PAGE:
Tuff Marine president Mark Weigl had some numbers in mind when he headed out on the water to test the new Tuff 24 powered by an Ilmor Marine 570 with an IMCO SCX drive. Then he actually took a ride in the boat.

“You know how you plan a project and you calculate the numbers, but secretly you hope for more?” he asked. “Well it was faster than I had hoped for.”With the 454-cubic-inch engine running on the rev limiter, the Tuff 24 ran 108 mph. That’s faster than the Tuff 21 ran on the same power. The smaller boat’s engine was also hitting the rev limiter, but with the same motor, the Tuff 21 topped out at 104 mph.

Basically, the boats weigh the same, but Weigl said the Tuff 24 is an evolution of the 21, explaining that he looked more closely at saving weight and increasing efficiency with the newer boat.

“From the start, whatever power we ran on the 21, we wanted to make the 24 more efficient,” said Weigl. He talked to Douglas Marine president Peter Hledin about building a Tuff boat out of carbon. Hledin said that Weigl didn’t need to. Instead he told him to thoroughly detailed look at the weight of his boats. Weigl took the sage builder’s advice and he significantly reduced the weight of the Tuff 24.

“All the wastefulness, all the sloppiness that we’ve done for years is gone” said Weigl. “Look at the transom shape of the 24. I took a third of it away by angling it.” The boat is built with vinylester resin and constructed with infusion technology.

Additionally, the drive on the Tuff 24 is ½” higher than on the 21 and the pad in the running surface is a two-stage version on the new boat. The pad measures 10” at its widest point. In addition to the four full-length lifting strakes, the 24’ model has small strakes on each side of the pad that help the boat transition to the running surface at high speed. The Tuff 24 is 24’ long with a 7’ beam while the 21-footer is 7’6” wide. That gives the 24 a better aspect ratio because it parts the air more cleanly, Weigl explained.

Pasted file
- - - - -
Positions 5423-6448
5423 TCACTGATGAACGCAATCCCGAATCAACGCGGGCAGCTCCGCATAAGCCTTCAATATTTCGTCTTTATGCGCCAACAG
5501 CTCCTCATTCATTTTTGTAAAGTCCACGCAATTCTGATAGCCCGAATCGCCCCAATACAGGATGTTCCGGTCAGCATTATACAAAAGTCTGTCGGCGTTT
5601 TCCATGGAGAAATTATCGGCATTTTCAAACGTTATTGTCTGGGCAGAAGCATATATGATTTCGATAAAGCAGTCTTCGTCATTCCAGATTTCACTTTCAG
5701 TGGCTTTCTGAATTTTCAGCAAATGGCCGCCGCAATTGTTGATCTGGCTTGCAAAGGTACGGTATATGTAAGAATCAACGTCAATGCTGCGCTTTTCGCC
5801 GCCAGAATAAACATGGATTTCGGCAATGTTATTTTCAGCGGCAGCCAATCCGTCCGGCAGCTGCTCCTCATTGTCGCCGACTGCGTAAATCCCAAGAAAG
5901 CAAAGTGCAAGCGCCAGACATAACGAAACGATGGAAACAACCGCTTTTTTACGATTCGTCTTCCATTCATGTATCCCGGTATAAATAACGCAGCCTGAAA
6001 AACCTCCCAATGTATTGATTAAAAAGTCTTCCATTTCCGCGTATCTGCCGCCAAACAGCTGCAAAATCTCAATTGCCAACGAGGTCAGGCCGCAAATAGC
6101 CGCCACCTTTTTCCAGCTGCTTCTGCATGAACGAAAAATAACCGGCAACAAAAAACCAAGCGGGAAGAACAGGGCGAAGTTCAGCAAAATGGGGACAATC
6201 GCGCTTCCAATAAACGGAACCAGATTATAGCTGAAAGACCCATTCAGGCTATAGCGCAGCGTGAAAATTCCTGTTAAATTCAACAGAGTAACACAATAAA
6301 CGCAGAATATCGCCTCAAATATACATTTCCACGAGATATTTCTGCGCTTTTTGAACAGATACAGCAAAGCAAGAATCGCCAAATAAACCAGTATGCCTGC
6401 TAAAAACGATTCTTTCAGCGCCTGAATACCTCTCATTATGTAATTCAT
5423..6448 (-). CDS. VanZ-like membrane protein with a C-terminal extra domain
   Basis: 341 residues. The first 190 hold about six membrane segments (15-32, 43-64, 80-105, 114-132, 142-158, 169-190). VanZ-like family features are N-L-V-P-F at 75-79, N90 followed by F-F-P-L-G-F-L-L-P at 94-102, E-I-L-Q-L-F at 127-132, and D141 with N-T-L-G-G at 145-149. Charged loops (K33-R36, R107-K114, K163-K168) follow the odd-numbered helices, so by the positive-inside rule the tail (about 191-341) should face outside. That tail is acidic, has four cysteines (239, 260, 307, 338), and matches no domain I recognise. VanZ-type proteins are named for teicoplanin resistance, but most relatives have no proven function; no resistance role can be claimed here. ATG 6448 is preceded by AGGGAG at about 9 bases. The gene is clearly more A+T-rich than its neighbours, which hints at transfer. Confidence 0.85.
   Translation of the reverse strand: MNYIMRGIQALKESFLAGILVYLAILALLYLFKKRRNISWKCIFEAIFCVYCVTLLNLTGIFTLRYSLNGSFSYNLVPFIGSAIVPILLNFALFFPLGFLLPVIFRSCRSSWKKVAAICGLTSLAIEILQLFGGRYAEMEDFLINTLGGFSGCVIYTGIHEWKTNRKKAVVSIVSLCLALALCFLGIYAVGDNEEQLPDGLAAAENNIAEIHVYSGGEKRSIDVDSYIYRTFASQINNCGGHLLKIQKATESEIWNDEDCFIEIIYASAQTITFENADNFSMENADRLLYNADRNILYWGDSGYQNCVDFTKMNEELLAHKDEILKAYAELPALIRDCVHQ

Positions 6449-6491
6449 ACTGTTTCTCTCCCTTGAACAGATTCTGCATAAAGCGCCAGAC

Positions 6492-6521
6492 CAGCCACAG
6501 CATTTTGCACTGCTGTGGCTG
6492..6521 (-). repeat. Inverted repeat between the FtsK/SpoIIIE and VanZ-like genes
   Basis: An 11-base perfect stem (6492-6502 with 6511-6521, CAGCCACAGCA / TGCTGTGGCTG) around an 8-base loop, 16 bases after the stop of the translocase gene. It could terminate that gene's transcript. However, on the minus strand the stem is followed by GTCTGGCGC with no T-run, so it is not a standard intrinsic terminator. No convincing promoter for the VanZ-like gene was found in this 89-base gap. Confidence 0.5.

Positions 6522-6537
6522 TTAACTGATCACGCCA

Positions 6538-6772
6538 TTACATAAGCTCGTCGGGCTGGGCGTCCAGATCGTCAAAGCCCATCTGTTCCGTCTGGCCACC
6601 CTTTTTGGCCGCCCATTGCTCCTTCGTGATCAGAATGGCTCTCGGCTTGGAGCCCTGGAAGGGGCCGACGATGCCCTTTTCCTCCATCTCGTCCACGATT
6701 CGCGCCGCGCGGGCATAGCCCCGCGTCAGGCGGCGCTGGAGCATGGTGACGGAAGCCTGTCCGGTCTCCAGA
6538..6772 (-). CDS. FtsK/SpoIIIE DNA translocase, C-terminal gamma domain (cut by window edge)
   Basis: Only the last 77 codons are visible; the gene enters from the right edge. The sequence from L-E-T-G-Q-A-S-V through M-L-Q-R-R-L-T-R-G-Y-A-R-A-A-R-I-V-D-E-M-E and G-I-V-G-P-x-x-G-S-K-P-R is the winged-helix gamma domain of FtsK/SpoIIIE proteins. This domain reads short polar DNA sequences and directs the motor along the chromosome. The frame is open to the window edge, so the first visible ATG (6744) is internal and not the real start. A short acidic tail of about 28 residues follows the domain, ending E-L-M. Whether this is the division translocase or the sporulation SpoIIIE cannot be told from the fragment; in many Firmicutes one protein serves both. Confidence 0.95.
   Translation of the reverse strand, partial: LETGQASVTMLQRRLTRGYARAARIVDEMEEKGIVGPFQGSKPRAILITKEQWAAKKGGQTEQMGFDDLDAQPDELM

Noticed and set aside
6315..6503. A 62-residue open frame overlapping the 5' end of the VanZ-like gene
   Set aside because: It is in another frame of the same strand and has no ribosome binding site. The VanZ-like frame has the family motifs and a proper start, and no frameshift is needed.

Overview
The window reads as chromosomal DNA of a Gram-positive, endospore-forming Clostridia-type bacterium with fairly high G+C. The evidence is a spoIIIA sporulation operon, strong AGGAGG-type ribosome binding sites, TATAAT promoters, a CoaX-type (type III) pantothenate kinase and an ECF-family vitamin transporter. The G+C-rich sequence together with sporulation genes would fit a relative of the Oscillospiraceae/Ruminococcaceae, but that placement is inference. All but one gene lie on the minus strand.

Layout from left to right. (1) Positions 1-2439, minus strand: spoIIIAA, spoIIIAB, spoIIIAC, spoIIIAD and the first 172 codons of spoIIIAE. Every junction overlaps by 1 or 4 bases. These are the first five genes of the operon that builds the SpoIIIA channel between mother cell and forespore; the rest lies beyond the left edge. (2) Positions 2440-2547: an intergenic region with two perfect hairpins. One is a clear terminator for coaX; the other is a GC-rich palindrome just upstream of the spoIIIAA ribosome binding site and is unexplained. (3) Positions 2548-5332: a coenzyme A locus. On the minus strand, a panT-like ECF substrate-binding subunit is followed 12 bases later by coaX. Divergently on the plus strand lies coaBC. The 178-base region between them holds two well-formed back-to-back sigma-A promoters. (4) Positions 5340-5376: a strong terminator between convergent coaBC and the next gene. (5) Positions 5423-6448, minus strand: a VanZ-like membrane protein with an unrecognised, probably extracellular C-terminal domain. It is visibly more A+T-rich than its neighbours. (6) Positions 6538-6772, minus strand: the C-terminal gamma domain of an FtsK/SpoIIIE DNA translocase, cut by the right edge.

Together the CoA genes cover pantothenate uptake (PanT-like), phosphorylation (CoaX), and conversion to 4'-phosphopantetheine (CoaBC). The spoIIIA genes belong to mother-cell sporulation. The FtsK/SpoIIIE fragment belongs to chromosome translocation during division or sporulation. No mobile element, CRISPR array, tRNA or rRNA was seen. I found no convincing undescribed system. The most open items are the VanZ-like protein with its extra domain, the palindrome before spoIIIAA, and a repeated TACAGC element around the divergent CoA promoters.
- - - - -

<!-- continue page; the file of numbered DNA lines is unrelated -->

The latest Tuff 24 is about 90 percent complete. Weigl still needs to finish the engine hatch, but he likes to shape and contour it to the boat and the engine needed to be installed at the proper height for that to happen. The owner of the boat ordered it sight unseen after his older Donzi came up a little short in some match races on Canada’s Lake Muskoka. Some friends told the gentleman to go see Weigl. When the buyer stopped by the Tuff Marine shop, Weigl described the encounter. “I told him I’m working on a new project. I didn’t even have a drawing to show him and he said, ‘OK fine.’” Just like that the order was placed.

The Tuff 24 has an estimated price of about $150,000 CAD with the Ilmor powerplant. The cockpit configuration has two bucket seats up front with a three-person rear bench. The engine hatch is hard rather than padded. Weigl said the outboard version runs 94 mph with an Evinrude E-TEC G2 250 H.O. and that reaching the century mark will be a matter of getting the prop right. He’ll have a number in mind, but don’t be surprised if the boat exceeds that mark.